Heat Concerns for Ostomates
by Eileen Carter, RN/ET; via Worcester (MA) New
Summer Fluid Needs
Summertime is a time of increased physical activity and weather
extremes. We can prevent life-threatening heat related injuries, such as
the deaths from the heat wave Chicago experienced in 1995, by taking small
- Being out in the full sun.
- An unusual amount of physical exertion.
- High humidity.
- Working or standing near furnaces or ovens.
- Recent flu or high doses of water pills.
- Decreased thirst sensation leading to lowered fluid intake.
The process by which your body fights heat:
During this process, extra fluids are needed to keep your important organs
from being deprived.
- You perspire losing salt and water.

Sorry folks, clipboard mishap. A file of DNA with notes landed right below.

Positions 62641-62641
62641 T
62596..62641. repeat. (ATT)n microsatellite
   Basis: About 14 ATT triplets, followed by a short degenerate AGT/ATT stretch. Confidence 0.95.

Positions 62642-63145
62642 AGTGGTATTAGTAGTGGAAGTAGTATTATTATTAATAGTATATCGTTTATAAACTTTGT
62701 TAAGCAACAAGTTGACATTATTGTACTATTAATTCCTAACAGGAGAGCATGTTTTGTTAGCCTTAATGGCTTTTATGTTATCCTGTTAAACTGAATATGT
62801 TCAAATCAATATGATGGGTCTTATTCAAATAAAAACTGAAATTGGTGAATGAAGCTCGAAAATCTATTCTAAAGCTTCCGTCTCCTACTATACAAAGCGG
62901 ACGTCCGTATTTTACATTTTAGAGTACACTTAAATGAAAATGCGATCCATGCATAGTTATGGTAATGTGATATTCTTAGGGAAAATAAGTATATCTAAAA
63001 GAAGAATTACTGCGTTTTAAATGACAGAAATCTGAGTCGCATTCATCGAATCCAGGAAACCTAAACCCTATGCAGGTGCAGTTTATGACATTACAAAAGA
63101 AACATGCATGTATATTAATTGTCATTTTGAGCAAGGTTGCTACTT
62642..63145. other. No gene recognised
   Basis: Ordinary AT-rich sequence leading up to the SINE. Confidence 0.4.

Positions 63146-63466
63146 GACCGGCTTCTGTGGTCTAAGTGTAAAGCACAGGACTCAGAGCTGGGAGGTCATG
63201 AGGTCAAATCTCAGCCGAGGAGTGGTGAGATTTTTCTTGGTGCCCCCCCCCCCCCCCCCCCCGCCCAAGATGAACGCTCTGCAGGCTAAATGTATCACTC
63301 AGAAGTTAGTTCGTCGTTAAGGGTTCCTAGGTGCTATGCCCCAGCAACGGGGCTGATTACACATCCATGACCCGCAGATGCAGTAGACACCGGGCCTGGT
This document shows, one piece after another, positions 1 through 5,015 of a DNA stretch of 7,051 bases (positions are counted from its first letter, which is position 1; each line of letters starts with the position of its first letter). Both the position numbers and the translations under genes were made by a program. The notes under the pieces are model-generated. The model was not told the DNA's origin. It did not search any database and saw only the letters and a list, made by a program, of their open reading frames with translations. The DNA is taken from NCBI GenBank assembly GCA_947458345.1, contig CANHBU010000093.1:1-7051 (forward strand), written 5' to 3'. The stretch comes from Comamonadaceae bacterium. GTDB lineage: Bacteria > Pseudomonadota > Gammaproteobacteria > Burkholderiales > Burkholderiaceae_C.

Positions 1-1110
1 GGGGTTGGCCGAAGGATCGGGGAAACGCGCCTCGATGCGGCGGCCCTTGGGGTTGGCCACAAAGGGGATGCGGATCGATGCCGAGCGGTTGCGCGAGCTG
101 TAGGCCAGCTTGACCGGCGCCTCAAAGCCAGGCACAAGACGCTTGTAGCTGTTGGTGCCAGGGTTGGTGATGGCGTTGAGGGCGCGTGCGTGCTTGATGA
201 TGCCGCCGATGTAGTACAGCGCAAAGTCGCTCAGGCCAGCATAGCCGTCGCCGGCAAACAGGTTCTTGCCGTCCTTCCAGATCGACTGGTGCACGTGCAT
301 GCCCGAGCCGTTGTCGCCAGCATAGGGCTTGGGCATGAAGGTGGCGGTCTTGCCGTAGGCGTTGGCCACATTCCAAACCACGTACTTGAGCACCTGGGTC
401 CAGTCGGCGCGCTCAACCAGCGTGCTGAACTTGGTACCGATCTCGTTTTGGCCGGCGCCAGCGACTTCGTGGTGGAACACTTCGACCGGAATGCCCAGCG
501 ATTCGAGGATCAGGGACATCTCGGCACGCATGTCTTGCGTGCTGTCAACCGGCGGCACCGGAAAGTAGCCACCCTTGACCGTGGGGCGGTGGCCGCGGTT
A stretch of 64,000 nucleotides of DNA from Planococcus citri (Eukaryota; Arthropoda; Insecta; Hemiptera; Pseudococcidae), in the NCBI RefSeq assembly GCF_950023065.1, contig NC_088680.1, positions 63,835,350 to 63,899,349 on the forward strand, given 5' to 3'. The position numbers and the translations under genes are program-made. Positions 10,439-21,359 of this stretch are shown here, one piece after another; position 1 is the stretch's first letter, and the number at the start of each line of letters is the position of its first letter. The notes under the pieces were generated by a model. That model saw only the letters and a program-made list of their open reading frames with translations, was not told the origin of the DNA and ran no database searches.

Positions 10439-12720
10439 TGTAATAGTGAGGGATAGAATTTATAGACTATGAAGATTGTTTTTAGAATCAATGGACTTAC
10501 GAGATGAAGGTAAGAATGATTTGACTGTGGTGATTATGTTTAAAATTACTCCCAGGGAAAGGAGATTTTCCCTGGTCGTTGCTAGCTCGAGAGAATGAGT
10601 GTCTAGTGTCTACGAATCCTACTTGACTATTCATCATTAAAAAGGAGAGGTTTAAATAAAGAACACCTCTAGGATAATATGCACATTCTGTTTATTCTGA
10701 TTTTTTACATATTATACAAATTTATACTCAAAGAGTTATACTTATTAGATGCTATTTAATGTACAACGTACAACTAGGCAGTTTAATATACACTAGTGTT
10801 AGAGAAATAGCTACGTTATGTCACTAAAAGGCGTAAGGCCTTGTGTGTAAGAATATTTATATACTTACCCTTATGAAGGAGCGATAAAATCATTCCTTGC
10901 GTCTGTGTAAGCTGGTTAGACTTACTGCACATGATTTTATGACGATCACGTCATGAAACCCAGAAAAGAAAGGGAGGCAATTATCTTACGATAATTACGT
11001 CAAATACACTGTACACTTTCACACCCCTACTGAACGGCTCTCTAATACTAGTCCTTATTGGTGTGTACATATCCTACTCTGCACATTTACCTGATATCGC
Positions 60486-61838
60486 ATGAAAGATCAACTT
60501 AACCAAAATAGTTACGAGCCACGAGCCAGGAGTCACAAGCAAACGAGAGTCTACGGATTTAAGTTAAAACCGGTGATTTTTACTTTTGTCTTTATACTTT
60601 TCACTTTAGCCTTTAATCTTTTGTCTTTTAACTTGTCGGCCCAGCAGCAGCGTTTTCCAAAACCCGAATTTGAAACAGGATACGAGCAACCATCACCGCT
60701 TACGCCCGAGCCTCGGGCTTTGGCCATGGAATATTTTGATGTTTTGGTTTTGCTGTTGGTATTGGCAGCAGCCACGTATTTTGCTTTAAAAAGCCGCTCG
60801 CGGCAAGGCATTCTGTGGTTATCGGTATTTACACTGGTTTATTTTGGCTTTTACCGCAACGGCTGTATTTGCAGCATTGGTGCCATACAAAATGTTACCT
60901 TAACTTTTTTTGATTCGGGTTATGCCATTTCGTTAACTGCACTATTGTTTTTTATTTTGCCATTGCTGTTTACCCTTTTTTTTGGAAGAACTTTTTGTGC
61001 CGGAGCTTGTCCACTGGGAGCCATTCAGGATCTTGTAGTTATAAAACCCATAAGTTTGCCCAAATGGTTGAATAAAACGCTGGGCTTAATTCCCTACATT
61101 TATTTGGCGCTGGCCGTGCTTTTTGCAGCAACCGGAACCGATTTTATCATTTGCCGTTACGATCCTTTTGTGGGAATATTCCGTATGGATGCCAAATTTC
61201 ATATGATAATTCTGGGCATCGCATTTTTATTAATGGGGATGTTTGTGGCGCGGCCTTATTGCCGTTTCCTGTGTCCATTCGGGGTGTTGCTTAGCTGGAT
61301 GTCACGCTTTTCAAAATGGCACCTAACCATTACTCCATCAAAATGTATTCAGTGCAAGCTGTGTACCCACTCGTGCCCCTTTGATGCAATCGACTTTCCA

- Your body brings the circulation near the skin to release heat and cool off.
Early signs of trouble:
- Dark, odorous urine.
- Profuse sweating.
- Difficulty concentrating.
Signs of serious trouble:
- Trembling or vomiting.
- Headache or rapid breathing.
- Pale, hot and/or dry skin.
- Lack of appetite.
- Go to the shade.
- Lie down with your feet up.
- Apply cold water to your body; i.e., cover yourself with soaked towels.
- Remove excess clothing.
- Call your doctor if the symptoms are not relieved in a few minutes.
- An ileostomy requires two to four more cups of fluid each day because of high liquid output.
- Drink fluids before going out to summer activities.
- Favor water, fruit or vegetable juice, and sport drinks, over alcohol and or caffeine beverages.
- Choose cold drinks.
- Bring liquids with you and take frequent sips.
- Drink ten glasses of water each day, and even more if you have an ileostomy or urostomy.
- Stay in the shade.
- Wear loose clothing, especially loose at your neck, wrist and ankles.
- Keep your shirt on in the sun.
- Don't self-prescribe salt pills, although ileostomates should maintain adequate salt intake.